Ed Stetzer writes in Sojourners magazine about new research documenting “a growing awareness of and involvement in social justice ministries among Protestant churches in the United States”:
THE LEADERSHIP of 12Stone Church, a multi-campus congregation based in Gwinnett County, Ga., became increasingly concerned about how home foreclosures, rampant unemployment, and other financial strains were impacting families in metro Atlanta. They set an ambitious goal of providing relief to 5,000 families in their church and community. Eventually they raised more than $550,000 through designated gifts, many from church members who were themselves unemployed. …
Imago Dei Church in Raleigh, N.C., has mercy ministries built into the DNA of the church. They’ve adapted Rick Warren’s PEACE Plan: plant churches, evangelize the world, aid the poor and sick, care for the orphan and the oppressed, and equip leaders.
Working through the Raleigh-based nonprofit Help One Now, Imago Dei is partnering with an orphanage in Haiti and sponsoring children. Through this ministry, the church is providing basic needs, including food, clean water, and health care. They also support education programs so that the children will be equipped to one day provide for their own families. …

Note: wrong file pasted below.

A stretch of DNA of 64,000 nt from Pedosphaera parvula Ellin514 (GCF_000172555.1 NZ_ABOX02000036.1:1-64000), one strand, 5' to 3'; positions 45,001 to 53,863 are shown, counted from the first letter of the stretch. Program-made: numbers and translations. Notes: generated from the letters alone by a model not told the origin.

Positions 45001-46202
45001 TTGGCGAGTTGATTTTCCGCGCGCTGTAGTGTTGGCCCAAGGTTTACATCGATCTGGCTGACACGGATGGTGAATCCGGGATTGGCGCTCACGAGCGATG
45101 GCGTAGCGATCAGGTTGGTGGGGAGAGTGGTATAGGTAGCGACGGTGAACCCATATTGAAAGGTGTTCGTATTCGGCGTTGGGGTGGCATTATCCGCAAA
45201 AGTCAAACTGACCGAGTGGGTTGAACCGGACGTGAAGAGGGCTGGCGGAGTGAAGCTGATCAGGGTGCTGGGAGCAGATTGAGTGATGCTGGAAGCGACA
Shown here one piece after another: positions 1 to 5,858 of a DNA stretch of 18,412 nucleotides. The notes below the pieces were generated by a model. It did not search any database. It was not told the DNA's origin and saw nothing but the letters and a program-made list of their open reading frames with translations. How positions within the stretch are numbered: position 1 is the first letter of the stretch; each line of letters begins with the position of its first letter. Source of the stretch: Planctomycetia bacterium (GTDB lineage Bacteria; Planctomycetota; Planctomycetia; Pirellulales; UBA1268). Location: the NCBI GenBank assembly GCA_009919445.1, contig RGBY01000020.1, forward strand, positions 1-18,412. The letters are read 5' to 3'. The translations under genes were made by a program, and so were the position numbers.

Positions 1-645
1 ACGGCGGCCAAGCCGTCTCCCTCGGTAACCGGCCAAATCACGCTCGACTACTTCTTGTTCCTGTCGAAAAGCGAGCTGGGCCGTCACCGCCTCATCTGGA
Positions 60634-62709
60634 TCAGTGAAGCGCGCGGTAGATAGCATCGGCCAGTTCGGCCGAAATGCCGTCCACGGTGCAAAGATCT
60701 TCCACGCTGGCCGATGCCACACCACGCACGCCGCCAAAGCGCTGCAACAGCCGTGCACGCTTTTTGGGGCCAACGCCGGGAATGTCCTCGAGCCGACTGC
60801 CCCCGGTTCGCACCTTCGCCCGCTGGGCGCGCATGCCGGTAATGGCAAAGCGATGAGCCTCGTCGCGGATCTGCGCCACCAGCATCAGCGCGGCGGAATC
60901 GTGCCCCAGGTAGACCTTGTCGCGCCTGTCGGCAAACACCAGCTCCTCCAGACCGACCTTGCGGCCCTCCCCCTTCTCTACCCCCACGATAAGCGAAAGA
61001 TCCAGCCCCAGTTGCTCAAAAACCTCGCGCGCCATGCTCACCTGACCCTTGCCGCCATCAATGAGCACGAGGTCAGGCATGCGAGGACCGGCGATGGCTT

IMAGO DEI AND 12Stone are only two of the many Protestant churches that are not only talking about caring for others, they are taking action. More churches are finding ways to make social action a natural outflow of their missional response to the world, both locally and globally.
According to a series of telephone surveys conducted by LifeWay Research between 2008 and 2012, there is a growing awareness of and involvement in social justice ministries among Protestant churches in the United States, aimed at caring for the forgotten, disenfranchised, and oppressed.
Almost all—95 percent—of the 1,000 or more Protestant senior pastors we surveyed agreed that caring for the poor is mandated by the gospel. When pastors believe this, their churches tend to care more about social justice issues. Studies show the percentage of churches engaged in care for the poor has increased over the past four years. In 2012, 90 percent of Protestant pastors said their churches had “mobilized its members to directly engage and care for the poor in their communities,” up from 76 percent in 2009 and 85 percent in 2010.
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